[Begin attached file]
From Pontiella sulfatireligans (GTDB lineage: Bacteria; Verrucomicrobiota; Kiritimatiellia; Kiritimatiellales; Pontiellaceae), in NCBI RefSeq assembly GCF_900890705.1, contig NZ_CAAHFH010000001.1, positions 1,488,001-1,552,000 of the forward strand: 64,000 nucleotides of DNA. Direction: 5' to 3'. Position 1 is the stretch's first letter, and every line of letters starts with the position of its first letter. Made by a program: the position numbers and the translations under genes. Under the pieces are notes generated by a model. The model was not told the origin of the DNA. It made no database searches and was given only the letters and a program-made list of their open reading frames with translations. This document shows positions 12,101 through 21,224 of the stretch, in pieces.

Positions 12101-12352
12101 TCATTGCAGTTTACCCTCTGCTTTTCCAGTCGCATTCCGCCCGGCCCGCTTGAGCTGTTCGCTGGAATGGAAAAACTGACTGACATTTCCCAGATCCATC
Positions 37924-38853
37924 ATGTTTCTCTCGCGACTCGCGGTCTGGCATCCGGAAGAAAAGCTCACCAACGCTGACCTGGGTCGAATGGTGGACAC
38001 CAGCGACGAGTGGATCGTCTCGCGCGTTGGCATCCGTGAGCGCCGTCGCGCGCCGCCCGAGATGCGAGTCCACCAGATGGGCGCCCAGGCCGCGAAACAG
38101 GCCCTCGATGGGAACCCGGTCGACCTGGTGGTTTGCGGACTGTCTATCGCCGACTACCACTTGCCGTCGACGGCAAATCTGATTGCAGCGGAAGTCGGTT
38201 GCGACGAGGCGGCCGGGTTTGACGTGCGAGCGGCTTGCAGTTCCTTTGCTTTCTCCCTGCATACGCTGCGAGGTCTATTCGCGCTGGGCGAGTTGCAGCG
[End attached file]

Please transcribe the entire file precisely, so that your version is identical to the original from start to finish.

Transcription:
From Pontiella sulfatireligans (GTDB lineage: Bacteria; Verrucomicrobiota; Kiritimatiellia; Kiritimatiellales; Pontiellaceae), in NCBI RefSeq assembly GCF_900890705.1, contig NZ_CAAHFH010000001.1, positions 1,488,001-1,552,000 of the forward strand: 64,000 nucleotides of DNA. Direction: 5' to 3'. Position 1 is the stretch's first letter, and every line of letters starts with the position of its first letter. Made by a program: the position numbers and the translations under genes. Under the pieces are notes generated by a model. The model was not told the origin of the DNA. It made no database searches and was given only the letters and a program-made list of their open reading frames with translations. This document shows positions 12,101 through 21,224 of the stretch, in pieces.

Positions 12101-12352
12101 TCATTGCAGTTTACCCTCTGCTTTTCCAGTCGCATTCCGCCCGGCCCGCTTGAGCTGTTCGCTGGAATGGAAAAACTGACTGACATTTCCCAGATCCATC
Positions 37924-38853
37924 ATGTTTCTCTCGCGACTCGCGGTCTGGCATCCGGAAGAAAAGCTCACCAACGCTGACCTGGGTCGAATGGTGGACAC
38001 CAGCGACGAGTGGATCGTCTCGCGCGTTGGCATCCGTGAGCGCCGTCGCGCGCCGCCCGAGATGCGAGTCCACCAGATGGGCGCCCAGGCCGCGAAACAG
38101 GCCCTCGATGGGAACCCGGTCGACCTGGTGGTTTGCGGACTGTCTATCGCCGACTACCACTTGCCGTCGACGGCAAATCTGATTGCAGCGGAAGTCGGTT
38201 GCGACGAGGCGGCCGGGTTTGACGTGCGAGCGGCTTGCAGTTCCTTTGCTTTCTCCCTGCATACGCTGCGAGGTCTATTCGCGCTGGGCGAGTTGCAGCG